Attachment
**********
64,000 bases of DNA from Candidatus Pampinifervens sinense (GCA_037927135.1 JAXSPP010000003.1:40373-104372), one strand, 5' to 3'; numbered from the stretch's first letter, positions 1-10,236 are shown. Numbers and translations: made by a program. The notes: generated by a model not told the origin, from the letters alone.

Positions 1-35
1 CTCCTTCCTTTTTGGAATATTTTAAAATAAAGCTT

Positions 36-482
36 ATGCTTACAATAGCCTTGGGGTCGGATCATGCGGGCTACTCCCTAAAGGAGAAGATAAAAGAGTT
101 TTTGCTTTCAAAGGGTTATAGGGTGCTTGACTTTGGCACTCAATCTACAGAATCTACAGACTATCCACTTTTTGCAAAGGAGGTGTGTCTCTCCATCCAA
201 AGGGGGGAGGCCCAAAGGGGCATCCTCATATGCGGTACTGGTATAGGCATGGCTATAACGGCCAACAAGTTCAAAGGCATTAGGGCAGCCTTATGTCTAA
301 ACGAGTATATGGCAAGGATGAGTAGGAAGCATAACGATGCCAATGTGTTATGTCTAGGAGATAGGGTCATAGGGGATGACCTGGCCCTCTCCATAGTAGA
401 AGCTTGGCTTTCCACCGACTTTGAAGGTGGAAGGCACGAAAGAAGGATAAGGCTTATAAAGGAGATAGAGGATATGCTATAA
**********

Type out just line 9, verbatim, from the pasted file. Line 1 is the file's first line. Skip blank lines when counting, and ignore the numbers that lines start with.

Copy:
401 AGCTTGGCTTTCCACCGACTTTGAAGGTGGAAGGCACGAAAGAAGGATAAGGCTTATAAAGGAGATAGAGGATATGCTATAA